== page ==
How to Hire a High-Quality Volunteer Management Consultant
Hiring a volunteer management consultant can be a smart investment for your nonprofit, provided you find the right person with a solid mix of expertise, wisdom, credibility, and people skills.
Moreover, because consultants spend part of their time reviewing emerging research and best practices, they can bring fresh insights to the challenges your organization faces. Also, because they have solved similar problems before, they can arrive at solutions more quickly than you may be able to.
7 Things to Look For in an Expert Volunteer Management Consultant
When vetting consultants for your next project, use the following seven criteria to pinpoint the best person for the job.
1) They Have Deep Practical Experience
Although we can learn a lot from books when it comes to volunteer engagement some of the most relevant leadership skills and lessons learned come from direct experience. Seek out professionals who have worked with volunteers directly and have wisdom learned through successes (and failures) throughout their careers.
2) They Have Wide Practical Experience
Because volunteer engagement will no doubt touch every part of your organization, it helps to hire a consultant that also has multidisciplinary experience in a variety of nonprofit roles.
Expertise in program development and start-up, budgeting, hiring, direct service, and partnership development are all transferable skills that help build a stronger volunteer engagement strategy. High-quality consultants don’t rest on their laurels either. They stay up-to-date on emerging research and best practices.
3) They Start the Conversation by Asking About You!
Each organization has a unique set of challenges and contexts within which they work. When you speak with prospective consultants, they should spend most of your first meeting or call getting to know your needs through “diagnostic listening.”
In this exploratory phase, you’ll know this is happening because an expert consultant will repeat back what they think they hear from you to check the accuracy of their assumptions and offer early insights.
While they may not arrive at a full solution on the spot, they have begun to identify your key barriers and what you may be missing. Then, they can base their proposed scope of work on a thorough understanding of your needs and propose a journey of transformation.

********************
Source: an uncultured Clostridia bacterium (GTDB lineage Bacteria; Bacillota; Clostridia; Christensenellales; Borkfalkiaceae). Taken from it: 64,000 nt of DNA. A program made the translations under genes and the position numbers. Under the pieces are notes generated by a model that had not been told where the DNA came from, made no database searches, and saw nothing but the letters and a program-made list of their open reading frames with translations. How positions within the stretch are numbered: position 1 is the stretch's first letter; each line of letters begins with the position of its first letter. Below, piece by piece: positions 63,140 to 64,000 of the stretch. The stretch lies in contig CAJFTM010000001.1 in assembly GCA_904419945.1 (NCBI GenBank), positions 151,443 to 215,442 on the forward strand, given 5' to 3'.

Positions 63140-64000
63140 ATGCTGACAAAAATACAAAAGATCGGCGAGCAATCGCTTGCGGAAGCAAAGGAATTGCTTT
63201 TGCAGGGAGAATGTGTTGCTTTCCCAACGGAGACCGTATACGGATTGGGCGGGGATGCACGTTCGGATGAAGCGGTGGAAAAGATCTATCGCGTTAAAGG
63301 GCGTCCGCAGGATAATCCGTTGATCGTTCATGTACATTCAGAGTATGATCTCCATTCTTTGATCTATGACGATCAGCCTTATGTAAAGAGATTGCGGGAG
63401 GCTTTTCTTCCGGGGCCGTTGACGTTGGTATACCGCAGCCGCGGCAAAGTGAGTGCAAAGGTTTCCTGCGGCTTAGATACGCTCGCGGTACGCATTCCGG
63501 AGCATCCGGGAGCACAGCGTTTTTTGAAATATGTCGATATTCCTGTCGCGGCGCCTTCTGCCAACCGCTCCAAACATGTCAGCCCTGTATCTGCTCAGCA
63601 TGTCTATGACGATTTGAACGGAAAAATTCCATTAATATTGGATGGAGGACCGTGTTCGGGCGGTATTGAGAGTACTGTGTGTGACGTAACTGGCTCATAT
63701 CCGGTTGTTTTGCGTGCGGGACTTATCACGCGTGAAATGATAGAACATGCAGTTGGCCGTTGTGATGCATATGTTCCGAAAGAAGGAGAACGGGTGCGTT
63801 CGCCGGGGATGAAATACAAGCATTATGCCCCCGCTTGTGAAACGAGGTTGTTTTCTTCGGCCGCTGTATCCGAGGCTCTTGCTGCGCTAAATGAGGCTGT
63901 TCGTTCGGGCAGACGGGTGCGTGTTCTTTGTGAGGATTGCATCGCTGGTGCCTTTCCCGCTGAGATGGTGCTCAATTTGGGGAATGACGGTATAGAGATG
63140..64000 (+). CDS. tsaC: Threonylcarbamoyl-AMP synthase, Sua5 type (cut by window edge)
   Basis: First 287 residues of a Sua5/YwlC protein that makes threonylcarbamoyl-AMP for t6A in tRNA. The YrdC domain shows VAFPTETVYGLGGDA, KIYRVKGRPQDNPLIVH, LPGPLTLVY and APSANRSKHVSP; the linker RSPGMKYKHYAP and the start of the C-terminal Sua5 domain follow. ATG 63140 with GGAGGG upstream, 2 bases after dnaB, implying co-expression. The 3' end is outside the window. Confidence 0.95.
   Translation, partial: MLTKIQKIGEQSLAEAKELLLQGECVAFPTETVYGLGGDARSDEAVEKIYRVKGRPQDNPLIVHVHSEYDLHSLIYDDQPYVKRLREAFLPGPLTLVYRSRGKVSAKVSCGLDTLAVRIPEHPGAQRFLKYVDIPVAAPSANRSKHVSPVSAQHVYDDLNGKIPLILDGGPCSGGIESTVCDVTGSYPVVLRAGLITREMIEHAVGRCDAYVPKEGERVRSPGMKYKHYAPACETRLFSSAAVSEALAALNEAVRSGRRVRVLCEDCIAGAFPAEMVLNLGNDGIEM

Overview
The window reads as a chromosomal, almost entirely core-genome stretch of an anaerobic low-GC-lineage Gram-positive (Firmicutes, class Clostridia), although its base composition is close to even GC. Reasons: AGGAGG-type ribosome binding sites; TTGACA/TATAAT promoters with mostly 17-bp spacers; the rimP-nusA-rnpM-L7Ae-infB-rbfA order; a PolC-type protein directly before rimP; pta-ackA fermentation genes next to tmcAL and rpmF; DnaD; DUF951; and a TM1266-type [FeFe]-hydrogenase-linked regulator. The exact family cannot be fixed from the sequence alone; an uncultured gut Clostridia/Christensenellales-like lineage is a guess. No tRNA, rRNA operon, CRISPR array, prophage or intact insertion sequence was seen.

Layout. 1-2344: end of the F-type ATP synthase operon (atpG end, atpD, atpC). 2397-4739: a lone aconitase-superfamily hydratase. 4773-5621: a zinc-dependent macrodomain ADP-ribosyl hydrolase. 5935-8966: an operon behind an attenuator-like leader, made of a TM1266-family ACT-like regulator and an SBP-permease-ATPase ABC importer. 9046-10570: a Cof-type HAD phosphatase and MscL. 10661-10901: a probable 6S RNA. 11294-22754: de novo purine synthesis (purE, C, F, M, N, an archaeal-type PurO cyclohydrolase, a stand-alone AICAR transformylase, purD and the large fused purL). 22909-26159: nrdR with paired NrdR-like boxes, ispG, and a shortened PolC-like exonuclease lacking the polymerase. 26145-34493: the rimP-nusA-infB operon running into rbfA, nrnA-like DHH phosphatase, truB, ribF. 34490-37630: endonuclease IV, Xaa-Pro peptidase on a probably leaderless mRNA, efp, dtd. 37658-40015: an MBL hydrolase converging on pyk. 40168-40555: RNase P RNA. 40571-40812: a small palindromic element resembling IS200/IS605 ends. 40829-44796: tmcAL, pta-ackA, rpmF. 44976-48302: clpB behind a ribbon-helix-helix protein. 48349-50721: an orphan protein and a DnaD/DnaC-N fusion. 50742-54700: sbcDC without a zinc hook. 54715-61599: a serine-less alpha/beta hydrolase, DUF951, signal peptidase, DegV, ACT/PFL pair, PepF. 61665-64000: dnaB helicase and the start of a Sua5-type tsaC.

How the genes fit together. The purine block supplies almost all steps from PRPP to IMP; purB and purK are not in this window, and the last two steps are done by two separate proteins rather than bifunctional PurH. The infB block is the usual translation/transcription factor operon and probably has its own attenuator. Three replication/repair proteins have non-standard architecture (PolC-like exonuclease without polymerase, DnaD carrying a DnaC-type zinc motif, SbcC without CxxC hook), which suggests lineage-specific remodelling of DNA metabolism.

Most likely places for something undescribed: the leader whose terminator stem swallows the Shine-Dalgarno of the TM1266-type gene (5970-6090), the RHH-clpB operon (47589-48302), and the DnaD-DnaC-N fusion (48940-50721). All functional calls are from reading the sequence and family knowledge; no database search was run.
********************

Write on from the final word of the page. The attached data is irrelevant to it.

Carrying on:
4) They Include Change Management in Their Project Proposals & Plans
Staff buy-in, from across the organization, is critical to most volunteer engagement strategies. Unfortunately, paid staff reluctance to involving volunteers and resistance to change from volunteers and staff alike is all too common.
If your project will involve changes in policies, procedures, or planning, it will have a ripple effect on your team. If the consultant does not employ change management strategies, your project may fall flat and your investment will be wasted.
5) They Have a Track Record of On Time, On Budget Projects
There’s nothing that erodes staff confidence in a consultant’s process or recommendations more than when project tasks drag on and cost more than originally estimated. Check references and see how each project progressed and was completed. Ask about any budget overages or timeline extensions.
6) They Can Work Within Your Budget
Consulting projects can be notoriously complex. They can also be quite simple.
Rather than asking consultants to compete on a hidden price (rarely the best way to evaluate talent), be straightforward about your budget (or budget range) and ask them what they can do within that limit. That way, you can easily compare apples to apples and see what each prospective bidder can offer within your established parameters.
7) They Value Diversity
Expert consultants value a diversity of opinions and experiences because they know that this diversity will strengthen your process and results. Moreover, if differences in race, gender identify, language, geographical, disability, or socioeconomic status are discounted, your project results can be jeopardized.
Consultants also have an ethical responsibility to include others, solicit feedback on their own performance, and to alert organizations about considerations of diversity that may have an impact on the success of your volunteer engagement.
By taking the time to consider the skills, values, and approach of a possible volunteer management Consultant — and taking the time to thoroughly expand your needs and budget limitations — you’ll be more likely to realize sustainable results and impact through your next consulting engagement.
Looking for Expert Help Right Now?
At Tobi Johnson & Associates, we offer a wide range of expert volunteer management consulting and training services, based on decades of on-the-ground experience in the field. See a full list of consulting services here — https://tobijohnson.com/consulting/.
Looking for a keytnote or workshop presenter for your next big event, or want to live stream training to your local group? Check out our suggested training topics and fees here — https://tobijohnson.com/speaking/.
Want to have a quick, no-obligation chat about your project? Contact Tobi at email@example.com or call 206.799.9038.